D&D 5E Review Part 7: Character Classes (Part 3)

Category: Cussin' In Tongues
Created on Friday, 25 May 2018 Written by Steve

Time to burn through the last of these character classes. I vaguely remember something about the next chapter seeming ineteresting. 

Rogues

  • Thieves Cant now includes Hobo Signs. If a Locoviathan shows up in the 5E Monster Manual, we might have to sober up our lawyer. 
  • Rogues have three “Roguish Archetypes” (it’s like they just didn’t feel like trying): Thief, Assassin, and Arcane Trickster.
  • The Thief is pretty much what you expect.
  • The Assassin is more of a Disguise Artist with a couple of murder skills. 
  • The Arcane Trickster is basically the master of the Mage Hands spell, but also gets the weird ability to steal a spell from someone as if it were a physical object (the original caster can’t use the spell during the time the Trickster can cast it). 
  • The remaining classes are all different flavors of Magic-Users. 

Sorcerers

  • Much like Harry Potter, John Boorman’s interpretation of Merlin, and Queen’s Freddie Mercury, Sorcerers are born with magical powers. 
  • Sorcerers get their powers from “an exotic bloodline, some otherworldly influence, or exposure to unknown cosmic forces.” The first two have well-established precedents in fantasy literature, but I’m pretty sure they last one is just Marvel-style Cosmic Rays. Have the Fantastic Four secretly been wizards all along? 
  • Sorcerers have spell points (called Sorcery Points), but they immediately get converted into Vancian spell levels, at least for purposes of spell selection. You can also use them to do things that were accomplished my Feats in 3E, like increasing range, duration, effect, and other spell stats. It’s like the game wants to introduce new and better magic mechanics, but just can’t let go of the Old Ways. I realize that Vancian magic, dumb as it may be, is a hallmark of the D&D genre, but can’t they let one lousy class use a magic system more in tune with the rather expansive “not Jack Vance” subgenre of fantasy fiction?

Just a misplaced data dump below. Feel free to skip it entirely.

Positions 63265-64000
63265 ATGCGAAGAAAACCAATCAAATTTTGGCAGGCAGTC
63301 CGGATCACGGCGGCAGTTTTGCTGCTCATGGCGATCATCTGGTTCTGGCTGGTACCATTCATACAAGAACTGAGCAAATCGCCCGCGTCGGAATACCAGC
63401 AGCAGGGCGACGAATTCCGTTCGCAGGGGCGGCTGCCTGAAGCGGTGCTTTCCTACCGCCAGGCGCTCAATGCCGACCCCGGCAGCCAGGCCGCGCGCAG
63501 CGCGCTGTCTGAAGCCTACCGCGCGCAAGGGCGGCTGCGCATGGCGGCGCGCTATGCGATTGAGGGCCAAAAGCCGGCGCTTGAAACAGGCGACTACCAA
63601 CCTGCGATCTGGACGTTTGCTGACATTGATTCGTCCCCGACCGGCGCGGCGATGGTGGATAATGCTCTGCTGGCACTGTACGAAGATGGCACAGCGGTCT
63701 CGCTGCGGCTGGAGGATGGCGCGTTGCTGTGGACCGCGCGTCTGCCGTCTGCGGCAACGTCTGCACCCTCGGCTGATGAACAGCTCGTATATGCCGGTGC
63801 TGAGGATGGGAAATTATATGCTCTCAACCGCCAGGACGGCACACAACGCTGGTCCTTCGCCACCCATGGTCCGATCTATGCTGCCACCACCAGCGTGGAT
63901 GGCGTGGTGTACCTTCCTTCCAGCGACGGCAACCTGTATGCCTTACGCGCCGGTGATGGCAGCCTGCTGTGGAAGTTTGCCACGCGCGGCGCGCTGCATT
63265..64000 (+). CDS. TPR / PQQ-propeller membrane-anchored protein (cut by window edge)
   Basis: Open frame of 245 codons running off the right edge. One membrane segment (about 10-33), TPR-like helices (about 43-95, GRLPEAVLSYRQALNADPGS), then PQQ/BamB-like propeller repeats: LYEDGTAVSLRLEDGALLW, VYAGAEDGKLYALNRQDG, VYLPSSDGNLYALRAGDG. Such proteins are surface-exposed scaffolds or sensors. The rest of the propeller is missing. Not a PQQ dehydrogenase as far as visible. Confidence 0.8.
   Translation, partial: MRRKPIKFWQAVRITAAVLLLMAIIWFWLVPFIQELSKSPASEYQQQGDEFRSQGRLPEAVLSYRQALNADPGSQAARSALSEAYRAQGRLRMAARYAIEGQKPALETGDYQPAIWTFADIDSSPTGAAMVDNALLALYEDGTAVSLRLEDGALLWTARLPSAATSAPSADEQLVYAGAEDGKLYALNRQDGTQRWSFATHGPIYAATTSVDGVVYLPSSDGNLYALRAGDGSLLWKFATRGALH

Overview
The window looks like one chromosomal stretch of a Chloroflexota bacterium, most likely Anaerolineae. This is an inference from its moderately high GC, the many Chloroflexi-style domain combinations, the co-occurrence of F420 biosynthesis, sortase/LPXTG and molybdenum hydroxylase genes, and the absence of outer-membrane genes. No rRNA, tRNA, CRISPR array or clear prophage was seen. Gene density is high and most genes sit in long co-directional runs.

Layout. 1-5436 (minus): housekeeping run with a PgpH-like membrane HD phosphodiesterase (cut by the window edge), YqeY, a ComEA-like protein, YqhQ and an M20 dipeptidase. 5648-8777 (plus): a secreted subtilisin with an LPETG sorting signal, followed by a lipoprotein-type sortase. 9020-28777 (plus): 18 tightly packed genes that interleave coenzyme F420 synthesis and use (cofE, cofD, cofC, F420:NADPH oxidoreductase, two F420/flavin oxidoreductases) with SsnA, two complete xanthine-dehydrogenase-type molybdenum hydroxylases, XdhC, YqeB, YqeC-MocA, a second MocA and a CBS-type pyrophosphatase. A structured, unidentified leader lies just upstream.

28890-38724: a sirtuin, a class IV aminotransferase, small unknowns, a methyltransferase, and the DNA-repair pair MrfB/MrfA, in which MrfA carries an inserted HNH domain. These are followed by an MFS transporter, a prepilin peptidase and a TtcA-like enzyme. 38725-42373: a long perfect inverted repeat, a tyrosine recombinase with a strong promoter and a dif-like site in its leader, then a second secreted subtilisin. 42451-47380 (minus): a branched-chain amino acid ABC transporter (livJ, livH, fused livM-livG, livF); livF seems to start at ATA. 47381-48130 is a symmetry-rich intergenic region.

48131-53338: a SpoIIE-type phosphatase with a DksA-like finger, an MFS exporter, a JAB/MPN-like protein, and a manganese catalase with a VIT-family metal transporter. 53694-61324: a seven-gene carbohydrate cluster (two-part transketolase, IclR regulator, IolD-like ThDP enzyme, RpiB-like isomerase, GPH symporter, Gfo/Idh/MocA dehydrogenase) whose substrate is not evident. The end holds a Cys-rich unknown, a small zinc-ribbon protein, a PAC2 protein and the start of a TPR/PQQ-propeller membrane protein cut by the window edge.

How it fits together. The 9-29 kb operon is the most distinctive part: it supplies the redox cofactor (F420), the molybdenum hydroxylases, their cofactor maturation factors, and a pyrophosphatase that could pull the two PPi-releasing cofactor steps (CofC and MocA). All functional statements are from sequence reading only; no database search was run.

• Sorcerers have a Sorcerous Origin: Draconic (Grandpa fucked a dragon; delicately described in the book as “some other exceptional circumstance” but I think we all know they mean dragon fucking) or Wild Magic (Cosmic Rays, I guess). Given the description of where sorcerers get their magical power from the beginning of the class write-up, this seems like a very limited selection of options.
  • The dragon fuckers get dragon-related powers: bonus HP, dragon scales that improve AC, bonuses for spells associate with the dragon ancestor’s breath weapon, the ability to sprout wings, and dragon fear.   
  • Wild Magic Sorcerers allow the GM to roll out the old Wild Magic table that’s been around since 2E (longer if you count its obvious ancestor, the Wand of Wonder) and get to do some luck-style dice fuckery. 
  • Josh Burnett should be happy to know that one of the wild magic effects is the random appearance of 1d6 flumphs 

Warlocks

  • Warlocks are kind of like clerics, but with wizard magic. And they get their spells from demons, fairies, or Cthulhu. So basically they’re the kind of wizard that usually shows up in real-world folklore and magical realist fiction. The probably smell like either old money or patchouli and feet. 
  • In addition to spells, Warlocks get Eldritch Invocations. Most of them are just free spells, but a few give you other abilities. 
  • At 3rd Level, Warlocks get either a familiar, a weapon that can magically appear out of nowhere and take any form the Warlock wants, or a Book of Shadows that lets them cast a few cantrips. One of these things seems significantly less useful than the other two (Though the Cthulhu version of the Book of Shadows may make up for usefulness with style, since it’s the Necronomicon (Mad Arab version; the Evil Dead version would definitely make up for usefulness with cool points). 
  • As you’ve probably already guessed, the Warlock subclasses are based on your Otherworldly Patron: Archfey, Fiend, or The Great Old One. These work basically like you’d expect, though the Fiend Warlock’s ability to literally smack someone into Hell seems kind of excessive. 
  • Mentioning Demogorgon post-Stranger Things almost seems like name-dropping. 

Wizards 

  • The Wizard is of course the new(ish) name for your favorite guano connoisseur, the Magic-User.  
  • Wizards have to be specialist wizards in this edition, so the subclasses are the eight schools of magic. Are there really only 8? For some reason I thought there were nine. Maybe it’s just because 9 is a mystically sexier number, so I’ve been adding one all thse years. Well damn. 
  • Transmuter’s Stone? Really? 
  • Man, Dungeons & Dragons is just the master of making magic boring as shit, isn't it?

Next week: Chapter 4: Almost Certainly More Interesting Than Schools of Magic. 

 

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D&D 5E Review Part 7: Character Classes (Part 3).
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